Thursday, October 18, 2012

The Wendigo in Mythology

The Wendigo is from Native American mythology, more specifically to the Algonquian-speaking tribes. It is a spirit of cannibalism that either manifests itself or possesses humans and slowly turns them into a horrifying monster who craves the flesh of his own kin. Unlike vampires or zombies, the Wendigo is a living spirit. Also, it is usually tied to cold winter and starvation that impacted multiple Native American tribes.

Appearing ghoulish with ashen colored skin, bulging eyes, and an extremely emaciated body, the Wendigo strikes fear with its looks, its sharp claws and fangs, and unending hunger. The spiritual and mental corruption of the spirit slowly changes the host until nothing distantly human remains of the possessed. At the final stages, after eating human flesh, the stench of corruption and death will permeate the body of the Wendigo, making it unable to mask its presence anymore to anyone who might encounter it.

The tribes used the Wendigo as a means of self-control, moderation and cooperation, as corrupt and greedy people were apt to become Wendigos themselves. While having to eat human flesh to survive the harsh winters was a unavoidable at times, those who survived tended to commit suicide or resign themselves to death due to the fear of becoming possessed and therefore dangerous to the tribe as a whole. If left unchecked, those who had consumed human flesh were very likely to develop Wendigo psychosis, a state where the person will prefer, if not crave, to cannibalize again despite having a multitude of other food sources available.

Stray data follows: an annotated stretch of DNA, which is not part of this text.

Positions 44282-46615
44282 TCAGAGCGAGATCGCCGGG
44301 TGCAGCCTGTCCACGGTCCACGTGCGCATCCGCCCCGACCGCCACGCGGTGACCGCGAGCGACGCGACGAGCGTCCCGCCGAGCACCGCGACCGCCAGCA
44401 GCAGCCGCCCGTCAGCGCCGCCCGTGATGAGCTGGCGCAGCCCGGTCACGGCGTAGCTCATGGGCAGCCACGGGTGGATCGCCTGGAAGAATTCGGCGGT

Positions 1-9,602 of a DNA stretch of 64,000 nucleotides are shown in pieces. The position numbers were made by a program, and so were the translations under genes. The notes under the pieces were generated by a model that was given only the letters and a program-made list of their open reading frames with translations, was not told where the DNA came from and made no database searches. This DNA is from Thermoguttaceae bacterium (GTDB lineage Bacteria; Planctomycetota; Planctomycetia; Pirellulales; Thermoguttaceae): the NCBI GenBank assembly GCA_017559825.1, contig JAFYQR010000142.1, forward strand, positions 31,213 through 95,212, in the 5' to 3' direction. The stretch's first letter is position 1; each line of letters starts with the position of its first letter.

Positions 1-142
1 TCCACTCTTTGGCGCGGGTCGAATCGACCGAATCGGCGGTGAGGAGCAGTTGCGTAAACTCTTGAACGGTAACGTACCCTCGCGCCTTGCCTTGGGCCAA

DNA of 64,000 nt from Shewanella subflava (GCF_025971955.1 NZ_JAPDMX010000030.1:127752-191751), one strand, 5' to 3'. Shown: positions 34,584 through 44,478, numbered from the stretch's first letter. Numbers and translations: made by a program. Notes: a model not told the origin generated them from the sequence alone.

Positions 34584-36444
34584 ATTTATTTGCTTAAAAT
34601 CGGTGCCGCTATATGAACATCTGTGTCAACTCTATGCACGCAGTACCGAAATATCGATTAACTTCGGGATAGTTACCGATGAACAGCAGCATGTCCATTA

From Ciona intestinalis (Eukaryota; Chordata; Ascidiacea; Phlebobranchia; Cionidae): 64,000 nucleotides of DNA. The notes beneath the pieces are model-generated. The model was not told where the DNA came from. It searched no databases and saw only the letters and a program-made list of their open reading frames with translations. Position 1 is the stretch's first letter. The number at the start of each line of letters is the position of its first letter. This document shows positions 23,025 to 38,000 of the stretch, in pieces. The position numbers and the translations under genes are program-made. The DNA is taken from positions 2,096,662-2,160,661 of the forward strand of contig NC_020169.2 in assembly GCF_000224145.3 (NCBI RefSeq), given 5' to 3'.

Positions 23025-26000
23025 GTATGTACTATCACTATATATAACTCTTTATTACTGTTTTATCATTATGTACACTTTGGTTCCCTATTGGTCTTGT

Such state is most likely a basis to certain Wendigo tales among the natives.

Interesting Tidbits:
  • After feeding and gorging itself, the Wendigo grew in proportionate size, retaining the hunger and thus always remaining both hungry and emaciated despite consuming multiple bodies.
  • For Algonquian culture, it was not uncommon for someone to develop a craving for human flesh over time, and the fear of such sparked stories of the Wendigo. 
  • Just 25 miles from food supplies at Hudson's Bay Company post, Swift Runner, a Plains Cree trapper, murdered and ate his wife and five children after his eldest son had died during the winter 1878. He is one of the most famous cases of Wendigo psychosis.
So, what do you think about Wendigos and Wendigo psychosis? Have you heard about these before? Seen a TV show or movie with them or read anything about them?

~ Sarah Mäkelä
http://www.sarahmakela.com

3 comments:

  1. I think I've heard of this creature Beckett, but you gave lots of interesting Information, Sarah. I've never seen a movie about it, which would be pretty cool. It kind of reminds me of the boogyman.

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  2. Just read my response. I have no idea Beckett is Sarah. Fat fingers struck again. Grrrrr.

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    1. LOL! That's funny. Thanks for the comment, Darcy. :)

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